You can see: a targeted application of nitrogen to stems helps to safeguard and increase your yields. Liquid mineral fertilisers such as UAN (urea ammonium nitrate solution) are well-suited to application to the stem. When applying this nitrogen fertiliser in its liquid form in the second application, the use of special liquid fertiliser nozzles or drag hoses on the field sprayer is recommended to avoid causing burns to the leaves. Area-specific fertilisation should be used to avoid lodging in your crop. Along with applying your fertiliser, the ISARIA PRO Active Spray can also be used to assess your crop and carry out an N intake scan. For this purpose, up to six ISARIA PRO Active Spray sensors are mounted directly onto the frame of your sprayer. As soon as the ISARIA sensor is switched on, it emits light in a defined wavelength. Then the radiation reflected by the crops is measured. As a result, the system has its own light source and does not have to rely on the sun’s rays. A location-specific calculation of the application quantity and the transmission to your spreading device will follow. This means that all areas will be fertilised according to what is required, even in the case of non-homogeneous fields. To ensure optimal provision for your crop, you can choose between two measuring parameters:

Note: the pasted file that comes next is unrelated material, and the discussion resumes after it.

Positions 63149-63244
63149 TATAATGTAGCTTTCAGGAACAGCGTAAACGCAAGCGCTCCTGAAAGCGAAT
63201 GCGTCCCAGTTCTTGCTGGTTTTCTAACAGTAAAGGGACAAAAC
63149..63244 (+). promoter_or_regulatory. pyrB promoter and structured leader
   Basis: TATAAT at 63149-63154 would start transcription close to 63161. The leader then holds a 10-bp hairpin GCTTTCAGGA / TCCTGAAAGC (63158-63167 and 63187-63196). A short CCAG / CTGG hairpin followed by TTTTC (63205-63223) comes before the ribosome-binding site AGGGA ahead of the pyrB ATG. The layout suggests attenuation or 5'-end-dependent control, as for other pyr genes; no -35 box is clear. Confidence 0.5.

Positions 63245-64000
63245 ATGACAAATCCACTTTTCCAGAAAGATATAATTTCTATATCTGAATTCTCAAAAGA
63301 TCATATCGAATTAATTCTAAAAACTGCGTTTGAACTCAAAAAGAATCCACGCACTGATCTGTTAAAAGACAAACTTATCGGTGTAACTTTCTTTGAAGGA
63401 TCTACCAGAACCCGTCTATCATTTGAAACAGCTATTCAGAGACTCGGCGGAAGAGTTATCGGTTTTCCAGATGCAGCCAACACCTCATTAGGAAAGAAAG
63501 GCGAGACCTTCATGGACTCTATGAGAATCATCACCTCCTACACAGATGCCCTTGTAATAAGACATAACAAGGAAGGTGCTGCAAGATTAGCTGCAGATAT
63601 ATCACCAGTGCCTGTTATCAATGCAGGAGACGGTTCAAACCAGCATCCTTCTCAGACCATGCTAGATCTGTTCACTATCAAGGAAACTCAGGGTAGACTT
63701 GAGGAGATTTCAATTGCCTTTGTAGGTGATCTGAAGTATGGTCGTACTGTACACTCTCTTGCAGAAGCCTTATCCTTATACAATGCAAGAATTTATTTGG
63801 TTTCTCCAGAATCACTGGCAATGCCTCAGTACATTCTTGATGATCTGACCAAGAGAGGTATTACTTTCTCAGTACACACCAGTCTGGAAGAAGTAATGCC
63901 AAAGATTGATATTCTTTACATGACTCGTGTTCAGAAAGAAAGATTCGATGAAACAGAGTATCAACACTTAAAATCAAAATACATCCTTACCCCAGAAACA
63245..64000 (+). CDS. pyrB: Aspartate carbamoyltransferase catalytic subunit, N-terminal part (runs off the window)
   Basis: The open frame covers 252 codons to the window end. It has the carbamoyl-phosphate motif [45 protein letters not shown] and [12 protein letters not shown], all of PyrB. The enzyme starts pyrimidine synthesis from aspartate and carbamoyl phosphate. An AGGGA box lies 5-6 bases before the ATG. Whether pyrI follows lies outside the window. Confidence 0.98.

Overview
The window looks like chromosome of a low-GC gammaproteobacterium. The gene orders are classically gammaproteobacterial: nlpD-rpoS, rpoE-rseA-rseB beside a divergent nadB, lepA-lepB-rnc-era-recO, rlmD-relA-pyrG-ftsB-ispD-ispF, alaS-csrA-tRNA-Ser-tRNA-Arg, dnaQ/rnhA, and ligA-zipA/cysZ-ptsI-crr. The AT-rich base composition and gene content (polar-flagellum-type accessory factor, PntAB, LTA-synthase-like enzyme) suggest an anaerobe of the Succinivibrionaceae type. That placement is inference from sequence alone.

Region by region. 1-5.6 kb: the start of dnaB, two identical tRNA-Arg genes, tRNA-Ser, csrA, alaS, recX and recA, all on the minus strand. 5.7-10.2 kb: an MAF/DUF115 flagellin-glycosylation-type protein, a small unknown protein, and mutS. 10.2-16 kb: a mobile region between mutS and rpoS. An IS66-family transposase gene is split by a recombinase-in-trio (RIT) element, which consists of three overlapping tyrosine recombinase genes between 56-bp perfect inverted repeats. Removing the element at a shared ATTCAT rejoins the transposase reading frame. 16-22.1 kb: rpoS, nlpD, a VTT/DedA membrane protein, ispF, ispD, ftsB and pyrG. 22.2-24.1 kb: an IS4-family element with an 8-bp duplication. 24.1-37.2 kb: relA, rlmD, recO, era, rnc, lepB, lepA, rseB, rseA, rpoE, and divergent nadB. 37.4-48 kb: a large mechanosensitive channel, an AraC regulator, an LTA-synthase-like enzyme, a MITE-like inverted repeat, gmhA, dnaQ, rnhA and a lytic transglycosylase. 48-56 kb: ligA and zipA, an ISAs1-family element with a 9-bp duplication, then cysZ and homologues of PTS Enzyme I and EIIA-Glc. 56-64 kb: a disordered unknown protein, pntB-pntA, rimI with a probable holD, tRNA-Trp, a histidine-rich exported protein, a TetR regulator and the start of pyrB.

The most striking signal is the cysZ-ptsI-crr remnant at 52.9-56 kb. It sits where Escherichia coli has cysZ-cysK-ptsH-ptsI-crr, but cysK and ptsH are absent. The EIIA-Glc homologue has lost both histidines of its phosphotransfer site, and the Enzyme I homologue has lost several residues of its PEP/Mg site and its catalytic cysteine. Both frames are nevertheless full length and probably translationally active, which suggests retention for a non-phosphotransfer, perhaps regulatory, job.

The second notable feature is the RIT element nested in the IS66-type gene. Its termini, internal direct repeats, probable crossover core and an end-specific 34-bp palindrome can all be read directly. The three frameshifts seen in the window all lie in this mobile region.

- One is the biomass index, which scans the crop density, even in the case of very small crops.
- The other is the N supply index, which reflects the current nutrient condition of your crops.
The ISARIA PRO Active Spray system works for crops including:
- Cereals (wheat, barley, oats, rye, spelt, triticale, durum etc.)
- Winter rape
- Specialist crops (lettuce etc.)
In addition: You can also use your ISARIA PRO Active Spray system according to the map overlay principle, which means a combination of a historical yield potential map and the current N intake in the crop (sensor measurement) during application. This gives you the chance to include empirical data, e.g. from the yield maps or satellite data in your fertiliser application.
Varied use of area-specific liquid fertilisation across all crops
The use of growth regulators is just as important as the fertilisation. In this case, an area-specific application makes particular sense. A uniform spray of growth regulators in areas with poorer crops on sandy knolls or on the edges of forests can reduce yields. The application rate in these locations is too high for the comparably poor crops, and inhibits the natural growth of crops too severely. At the same time, spraying depending on the biomass can reduce expenditure on the product.
However, ISARIA PRO Active Spray Spray is not only useful for nitrogen fertilisation or for the use of growth regulators. Our sensor can also be used for a number of applications, including for fungicide for cereals, to treat leaf blight in potatoes, to spray potato haulms, and to provide biomass-dependent siccation. our sensor is used.